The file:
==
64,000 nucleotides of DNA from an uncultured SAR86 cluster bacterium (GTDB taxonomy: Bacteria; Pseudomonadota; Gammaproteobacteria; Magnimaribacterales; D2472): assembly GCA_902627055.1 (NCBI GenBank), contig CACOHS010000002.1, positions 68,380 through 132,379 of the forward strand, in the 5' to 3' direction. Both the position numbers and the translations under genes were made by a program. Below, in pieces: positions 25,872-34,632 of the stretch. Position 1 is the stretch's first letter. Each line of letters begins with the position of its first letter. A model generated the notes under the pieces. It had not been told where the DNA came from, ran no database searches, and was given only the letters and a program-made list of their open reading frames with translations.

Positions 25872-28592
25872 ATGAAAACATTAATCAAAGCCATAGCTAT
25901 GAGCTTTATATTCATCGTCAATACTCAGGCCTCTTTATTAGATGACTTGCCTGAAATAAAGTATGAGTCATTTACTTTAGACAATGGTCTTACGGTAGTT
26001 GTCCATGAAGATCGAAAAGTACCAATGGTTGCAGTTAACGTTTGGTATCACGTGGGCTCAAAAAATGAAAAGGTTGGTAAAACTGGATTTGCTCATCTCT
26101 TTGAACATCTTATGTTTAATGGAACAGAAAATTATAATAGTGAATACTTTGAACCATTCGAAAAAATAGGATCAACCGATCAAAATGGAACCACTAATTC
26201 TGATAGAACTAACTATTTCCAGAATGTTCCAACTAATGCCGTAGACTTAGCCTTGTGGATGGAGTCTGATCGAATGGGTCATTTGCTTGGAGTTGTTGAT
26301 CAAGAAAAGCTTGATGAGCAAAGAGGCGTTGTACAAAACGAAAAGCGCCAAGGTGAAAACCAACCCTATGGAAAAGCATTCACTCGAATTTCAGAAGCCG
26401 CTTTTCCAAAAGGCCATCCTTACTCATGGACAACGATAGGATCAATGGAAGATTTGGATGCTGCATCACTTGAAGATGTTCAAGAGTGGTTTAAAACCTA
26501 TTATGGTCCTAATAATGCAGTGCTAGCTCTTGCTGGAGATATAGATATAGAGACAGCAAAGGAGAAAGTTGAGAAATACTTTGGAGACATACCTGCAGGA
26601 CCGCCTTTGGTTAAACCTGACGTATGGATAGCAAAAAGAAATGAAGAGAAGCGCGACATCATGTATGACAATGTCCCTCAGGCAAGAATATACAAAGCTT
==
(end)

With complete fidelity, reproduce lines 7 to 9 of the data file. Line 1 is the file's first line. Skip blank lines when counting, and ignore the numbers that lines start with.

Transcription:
26201 TGATAGAACTAACTATTTCCAGAATGTTCCAACTAATGCCGTAGACTTAGCCTTGTGGATGGAGTCTGATCGAATGGGTCATTTGCTTGGAGTTGTTGAT
26301 CAAGAAAAGCTTGATGAGCAAAGAGGCGTTGTACAAAACGAAAAGCGCCAAGGTGAAAACCAACCCTATGGAAAAGCATTCACTCGAATTTCAGAAGCCG
26401 CTTTTCCAAAAGGCCATCCTTACTCATGGACAACGATAGGATCAATGGAAGATTTGGATGCTGCATCACTTGAAGATGTTCAAGAGTGGTTTAAAACCTA